While in Europe, V.D. Sarvarkar maintained his relations with a revolutionary society known as 'Abhinav Bharat Samaj' in Maharashtra. Twenty Browning automatic pistols with ammunition were sent by him through one Chaturbhuj Amin, a cook in India House in London who reached Bombay on 6th March 1909, about a week after the arrest of Ganesh Savarkar. One of these pistols was used on 21st December 1909 by A.L. Kanhare for shooting down Jackson, district magistrate of Nasik. During the investigation a conspiracy was came to light. Savarkar's residence was searched and some incriminatory books and documents were seized. It led to the framing of the Nasik Conspiracy Case. An arrest warrant for V.D. Savarkar was also issued in this case. He was arrested on 13th March 1910 and lodged in Brixton prison. He was put on board the liner Morea on 1st July 1910. The vessel touched at Marseilles on 6th July 1910. Savarkar went to the water closet of the ship on 8th July. Stripping himself practically of all his clothes, he escaped through the port-hole into the sea, swam ashore and ran three meters into the French territory. The English guards ran after him, shouting, "Thief, Thief". Then two French marine gendarmes (French for policeman) ran after him and caught hold of him. They handed him over to the British guards. Savarkar could not speak French and so could not reveal his identity as a political refugee. His recapture created a sort of celebrated question in international law. Savarkar was brought to Bombay on 22nd July 1910.

A special tribunal was set up for his trial under the Special Tribunal Act which had no jury and which had no provision for appeal. It consisted of the chief justice of Bombay high court, Sir Basil Scoth, Sir N.G. Chandravarkar and justice Heaton. VD. Savarkar was defended by Govindrao Gadgil and Rangneker. The case involved thirty-eight persons including VD. Savarkar. The trial opened on 15th September 1910.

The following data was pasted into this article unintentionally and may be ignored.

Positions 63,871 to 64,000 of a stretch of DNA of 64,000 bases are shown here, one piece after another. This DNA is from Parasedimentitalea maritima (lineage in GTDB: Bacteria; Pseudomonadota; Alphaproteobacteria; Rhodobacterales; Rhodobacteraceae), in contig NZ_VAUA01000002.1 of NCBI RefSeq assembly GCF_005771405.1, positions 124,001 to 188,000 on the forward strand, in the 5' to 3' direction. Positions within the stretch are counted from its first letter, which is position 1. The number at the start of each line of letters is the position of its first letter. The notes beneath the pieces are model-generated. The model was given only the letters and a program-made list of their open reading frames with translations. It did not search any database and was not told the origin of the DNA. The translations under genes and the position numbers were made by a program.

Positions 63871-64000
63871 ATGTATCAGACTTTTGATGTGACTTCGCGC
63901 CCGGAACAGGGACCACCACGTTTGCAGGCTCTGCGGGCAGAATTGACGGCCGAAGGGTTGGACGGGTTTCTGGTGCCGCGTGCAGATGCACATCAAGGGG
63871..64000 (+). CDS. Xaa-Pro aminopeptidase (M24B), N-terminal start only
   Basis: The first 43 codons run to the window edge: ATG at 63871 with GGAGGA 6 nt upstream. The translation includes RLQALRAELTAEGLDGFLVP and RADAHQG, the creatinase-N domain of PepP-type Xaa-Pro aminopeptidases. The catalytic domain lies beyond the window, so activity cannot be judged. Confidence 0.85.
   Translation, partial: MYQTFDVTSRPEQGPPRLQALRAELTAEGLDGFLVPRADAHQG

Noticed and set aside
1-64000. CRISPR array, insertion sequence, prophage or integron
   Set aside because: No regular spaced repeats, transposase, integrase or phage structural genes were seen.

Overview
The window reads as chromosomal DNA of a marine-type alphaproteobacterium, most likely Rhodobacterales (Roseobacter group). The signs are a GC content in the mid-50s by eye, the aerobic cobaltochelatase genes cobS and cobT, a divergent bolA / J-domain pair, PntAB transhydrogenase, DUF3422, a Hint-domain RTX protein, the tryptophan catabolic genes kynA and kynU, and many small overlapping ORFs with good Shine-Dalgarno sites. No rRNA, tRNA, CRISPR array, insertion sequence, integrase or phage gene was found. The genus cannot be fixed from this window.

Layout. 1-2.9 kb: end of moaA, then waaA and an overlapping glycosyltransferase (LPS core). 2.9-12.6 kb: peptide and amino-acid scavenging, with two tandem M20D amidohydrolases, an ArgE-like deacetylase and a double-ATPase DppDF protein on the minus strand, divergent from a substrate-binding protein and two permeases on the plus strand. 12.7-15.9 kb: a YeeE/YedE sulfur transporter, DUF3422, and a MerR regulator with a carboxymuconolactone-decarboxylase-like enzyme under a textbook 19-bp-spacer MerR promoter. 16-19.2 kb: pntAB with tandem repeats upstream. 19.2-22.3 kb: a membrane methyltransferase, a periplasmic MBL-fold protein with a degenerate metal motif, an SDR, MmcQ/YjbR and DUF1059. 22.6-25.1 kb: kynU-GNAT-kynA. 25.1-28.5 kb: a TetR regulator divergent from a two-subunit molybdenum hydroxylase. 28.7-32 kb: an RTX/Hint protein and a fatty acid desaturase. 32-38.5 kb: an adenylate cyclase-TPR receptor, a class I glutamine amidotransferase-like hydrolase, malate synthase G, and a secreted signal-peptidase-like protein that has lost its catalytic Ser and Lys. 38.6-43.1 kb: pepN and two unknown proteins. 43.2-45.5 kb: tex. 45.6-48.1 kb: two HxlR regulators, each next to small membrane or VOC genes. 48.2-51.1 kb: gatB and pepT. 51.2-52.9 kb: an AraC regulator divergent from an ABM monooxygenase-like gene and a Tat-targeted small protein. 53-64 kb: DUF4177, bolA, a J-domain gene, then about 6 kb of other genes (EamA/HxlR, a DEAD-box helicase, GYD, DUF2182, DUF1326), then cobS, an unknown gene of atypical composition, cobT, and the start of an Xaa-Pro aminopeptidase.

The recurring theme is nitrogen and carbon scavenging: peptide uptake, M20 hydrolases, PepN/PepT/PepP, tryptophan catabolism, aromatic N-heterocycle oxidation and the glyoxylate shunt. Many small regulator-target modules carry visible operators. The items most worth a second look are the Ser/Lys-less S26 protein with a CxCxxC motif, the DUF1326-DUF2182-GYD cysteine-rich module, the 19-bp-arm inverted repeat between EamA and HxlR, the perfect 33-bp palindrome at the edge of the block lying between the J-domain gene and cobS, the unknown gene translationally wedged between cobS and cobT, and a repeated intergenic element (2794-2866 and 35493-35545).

Since V.D. Savarkar had challenged his extradition to British India in the international forum, he declined to surrender to the jurisdiction of Indian courts and refused to make any statement or bring any evidence in defence. The tribunal, however, proceeded with the trial regardless of his plea and without waiting for the verdict of the international forum. The trial lasted for sixty-eight days. The judgement was announced on 23rd December 1910. Apart from Keshab Chandra, twenty-eight others were also convicted and eight were acquitted. Savarkar was convicted and sentenced to transportation for life and his property was confiscated.

In the second Nasik Conspiracy Case, Savarkar was charged with abetment in the murder of Jackson, collector of Nasik. He was convicted and sentenced to another deportation for life on 30th January 1911. The Hague Tribunal announced the judgement in the extradition case on 24th February 1911. He was sent to the Andamans in July 1911. The first poem Savarkar composed was on Guru Gobind Singh, the sire of martyrdom.

He was repatriated in 1921. After the assassination of Mahatma Gandhi on 30th January 1948, Savarkar was also arrested on 5th February 1948 as one of the alleged conspirators. He was then sixty-five years old. The judgement was announced on 10th February 1949, in which he was acquitted. VD. Savarkar till then was detained in the Red Fort. The hero of the freedom movement passes away in 1966.

(Last Updated on : 05/01/2011)